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GETOPT(1)		FreeBSD	General	Commands Manual		     GETOPT(1)

NAME
     getopt -- parse command options

SYNOPSIS
     args=`getopt optstring $*`	; errcode=$?; set -- $args

DESCRIPTION
     Getopt is used to break up	options	in command lines for easy parsing by
     shell procedures, and to check for	legal options.	Optstring is a string
     of	recognized option letters (see getopt(3)); if a	letter is followed by
     a colon, the option is expected to	have an	argument which may or may not
     be	separated from it by white space.  The special option `--' is used to
     delimit the end of	the options.  Getopt will place	`--' in	the arguments
     at	the end	of the options,	or recognize it	if used	explicitly.  The shell
     arguments ($1 $2 ...) are reset so	that each option is preceded by	a `-'
     and in its	own shell argument; each option	argument is also in its	own
     shell argument.

EXAMPLES
     The following code	fragment shows how one might process the arguments for
     a command that can	take the options -a and	-b, and	the option -o, which
     requires an argument.

	   args=`getopt	abo: $*`
	   # you should	not use	`getopt	abo: "$@"` since that would parse
	   # the arguments differently from what the set command below does.
	   if [	$? != 0	]
	   then
		   echo	'Usage:	...'
		   exit	2
	   fi
	   set -- $args
	   # You cannot	use the	set command with a backquoted getopt directly,
	   # since the exit code from getopt would be shadowed by those	of set,
	   # which is zero by definition.
	   for i
	   do
		   case	"$i"
		   in
			   -a|-b)
				   echo	flag $i	set; sflags="${i#-}$sflags";
				   shift;;
			   -o)
				   echo	oarg is	"'"$2"'"; oarg="$2"; shift;
				   shift;;
			   --)
				   shift; break;;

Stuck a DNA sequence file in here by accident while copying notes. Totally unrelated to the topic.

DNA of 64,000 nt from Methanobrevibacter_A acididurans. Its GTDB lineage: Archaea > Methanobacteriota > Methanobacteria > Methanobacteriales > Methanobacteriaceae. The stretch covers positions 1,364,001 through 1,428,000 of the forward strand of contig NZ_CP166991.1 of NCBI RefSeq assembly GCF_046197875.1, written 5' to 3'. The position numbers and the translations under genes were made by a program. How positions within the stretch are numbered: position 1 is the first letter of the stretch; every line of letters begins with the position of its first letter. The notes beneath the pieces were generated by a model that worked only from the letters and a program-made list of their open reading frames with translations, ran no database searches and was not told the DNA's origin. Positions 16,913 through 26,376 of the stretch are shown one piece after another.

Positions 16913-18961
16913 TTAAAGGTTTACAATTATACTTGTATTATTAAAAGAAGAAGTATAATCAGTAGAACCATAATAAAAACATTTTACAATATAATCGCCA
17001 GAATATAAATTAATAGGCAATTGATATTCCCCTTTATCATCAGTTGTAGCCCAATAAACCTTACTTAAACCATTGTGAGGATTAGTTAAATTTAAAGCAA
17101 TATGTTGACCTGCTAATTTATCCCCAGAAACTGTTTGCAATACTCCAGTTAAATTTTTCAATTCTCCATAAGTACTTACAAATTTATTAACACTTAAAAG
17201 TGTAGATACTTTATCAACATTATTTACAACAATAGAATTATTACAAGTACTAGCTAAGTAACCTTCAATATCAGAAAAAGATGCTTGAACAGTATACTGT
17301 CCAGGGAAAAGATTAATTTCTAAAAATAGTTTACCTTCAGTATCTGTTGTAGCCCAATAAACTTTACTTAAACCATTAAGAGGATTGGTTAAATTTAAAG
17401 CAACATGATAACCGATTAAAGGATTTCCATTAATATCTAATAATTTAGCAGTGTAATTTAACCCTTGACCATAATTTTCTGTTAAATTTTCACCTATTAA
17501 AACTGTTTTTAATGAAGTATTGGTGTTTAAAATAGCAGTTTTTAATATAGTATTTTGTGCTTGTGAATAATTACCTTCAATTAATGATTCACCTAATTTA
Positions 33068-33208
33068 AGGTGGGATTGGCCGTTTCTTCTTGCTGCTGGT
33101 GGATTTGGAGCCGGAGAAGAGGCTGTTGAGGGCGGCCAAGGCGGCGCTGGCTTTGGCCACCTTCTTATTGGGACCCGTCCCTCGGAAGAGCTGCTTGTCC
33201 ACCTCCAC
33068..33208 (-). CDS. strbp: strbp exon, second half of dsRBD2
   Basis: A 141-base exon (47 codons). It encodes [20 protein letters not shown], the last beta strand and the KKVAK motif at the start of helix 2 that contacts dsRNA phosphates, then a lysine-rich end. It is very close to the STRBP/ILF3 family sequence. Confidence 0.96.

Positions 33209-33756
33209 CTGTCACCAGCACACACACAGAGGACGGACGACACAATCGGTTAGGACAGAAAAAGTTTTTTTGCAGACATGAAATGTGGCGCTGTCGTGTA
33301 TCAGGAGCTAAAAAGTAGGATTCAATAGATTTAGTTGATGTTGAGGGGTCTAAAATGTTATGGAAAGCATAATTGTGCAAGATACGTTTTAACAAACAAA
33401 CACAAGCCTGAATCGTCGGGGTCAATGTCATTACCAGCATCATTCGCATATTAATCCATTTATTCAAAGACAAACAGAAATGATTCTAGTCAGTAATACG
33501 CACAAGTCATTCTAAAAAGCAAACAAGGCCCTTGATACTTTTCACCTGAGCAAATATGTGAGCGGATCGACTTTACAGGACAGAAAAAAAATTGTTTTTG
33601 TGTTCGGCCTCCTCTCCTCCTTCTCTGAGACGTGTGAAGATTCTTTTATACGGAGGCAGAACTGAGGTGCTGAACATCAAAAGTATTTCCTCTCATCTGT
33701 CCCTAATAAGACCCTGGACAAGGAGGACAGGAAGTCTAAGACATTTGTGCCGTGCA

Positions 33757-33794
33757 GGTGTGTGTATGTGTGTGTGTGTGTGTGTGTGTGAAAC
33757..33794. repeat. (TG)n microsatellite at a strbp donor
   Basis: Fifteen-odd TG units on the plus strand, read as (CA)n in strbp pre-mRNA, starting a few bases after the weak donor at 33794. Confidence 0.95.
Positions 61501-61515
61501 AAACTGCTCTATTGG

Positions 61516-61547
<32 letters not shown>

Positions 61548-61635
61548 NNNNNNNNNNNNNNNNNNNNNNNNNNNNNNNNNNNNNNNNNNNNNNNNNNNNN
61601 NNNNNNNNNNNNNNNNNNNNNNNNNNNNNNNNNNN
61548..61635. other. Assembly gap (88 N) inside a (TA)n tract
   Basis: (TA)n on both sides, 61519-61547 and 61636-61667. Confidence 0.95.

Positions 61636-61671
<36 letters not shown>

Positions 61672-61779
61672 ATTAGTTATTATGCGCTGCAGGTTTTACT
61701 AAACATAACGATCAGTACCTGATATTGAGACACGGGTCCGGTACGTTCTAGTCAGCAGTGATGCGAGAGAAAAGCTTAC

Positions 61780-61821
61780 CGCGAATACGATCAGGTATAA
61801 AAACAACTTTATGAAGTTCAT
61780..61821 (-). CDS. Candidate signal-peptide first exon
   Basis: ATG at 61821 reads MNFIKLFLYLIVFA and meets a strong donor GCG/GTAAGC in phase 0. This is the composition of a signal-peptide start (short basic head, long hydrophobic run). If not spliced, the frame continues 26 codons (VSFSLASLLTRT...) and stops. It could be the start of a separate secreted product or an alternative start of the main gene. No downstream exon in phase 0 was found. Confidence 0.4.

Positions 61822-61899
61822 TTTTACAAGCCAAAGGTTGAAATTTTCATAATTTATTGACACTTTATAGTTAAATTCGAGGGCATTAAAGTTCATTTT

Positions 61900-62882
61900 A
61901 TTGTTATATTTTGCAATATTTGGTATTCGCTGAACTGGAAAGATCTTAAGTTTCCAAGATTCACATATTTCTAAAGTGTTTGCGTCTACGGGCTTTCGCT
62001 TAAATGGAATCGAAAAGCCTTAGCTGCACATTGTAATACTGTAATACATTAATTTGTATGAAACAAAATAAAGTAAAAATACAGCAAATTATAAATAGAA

esac
	   done
	   echo	single-char flags: "'"$sflags"'"
	   echo	oarg is	"'"$oarg"'"

     This code will accept any of the following	as equivalent:

	   cmd -aoarg file file
	   cmd -a -o arg file file
	   cmd -oarg -a	file file
	   cmd -a -oarg	-- file	file

SEE ALSO
     sh(1), getopt(3)

DIAGNOSTICS
     Getopt prints an error message on the standard error output and exits
     with status > 0 when it encounters	an option letter not included in
     optstring.

HISTORY
     Written by	Henry Spencer, working from a Bell Labs	manual page.  Behavior
     believed identical	to the Bell version.  Example changed in FreeBSD ver-
     sion 3.2 and 4.0.

BUGS
     Whatever getopt(3)	has.

     Arguments containing white	space or embedded shell	metacharacters gener-
     ally will not survive intact;  this looks easy to fix but isn't. People
     trying to fix getopt or the example in this manpage should	check the his-
     tory of this file in FreeBSD.

     The error message for an invalid option is	identified as coming from
     getopt rather than	from the shell procedure containing the	invocation of
     getopt; this again	is hard	to fix.

     The precise best way to use the set command to set	the arguments without
     disrupting	the value(s) of	shell options varies from one shell version to
     another.

     Each shellscript has to carry complex code	to parse arguments halfway
     correcty (like the	example	presented here). A better getopt-like tool
     would move	much of	the complexity into the	tool and keep the client shell
     scripts simpler.

FreeBSD	10.1			 April 3, 1999			  FreeBSD 10.1

NAME | SYNOPSIS | DESCRIPTION | EXAMPLES | SEE ALSO | DIAGNOSTICS | HISTORY | BUGS

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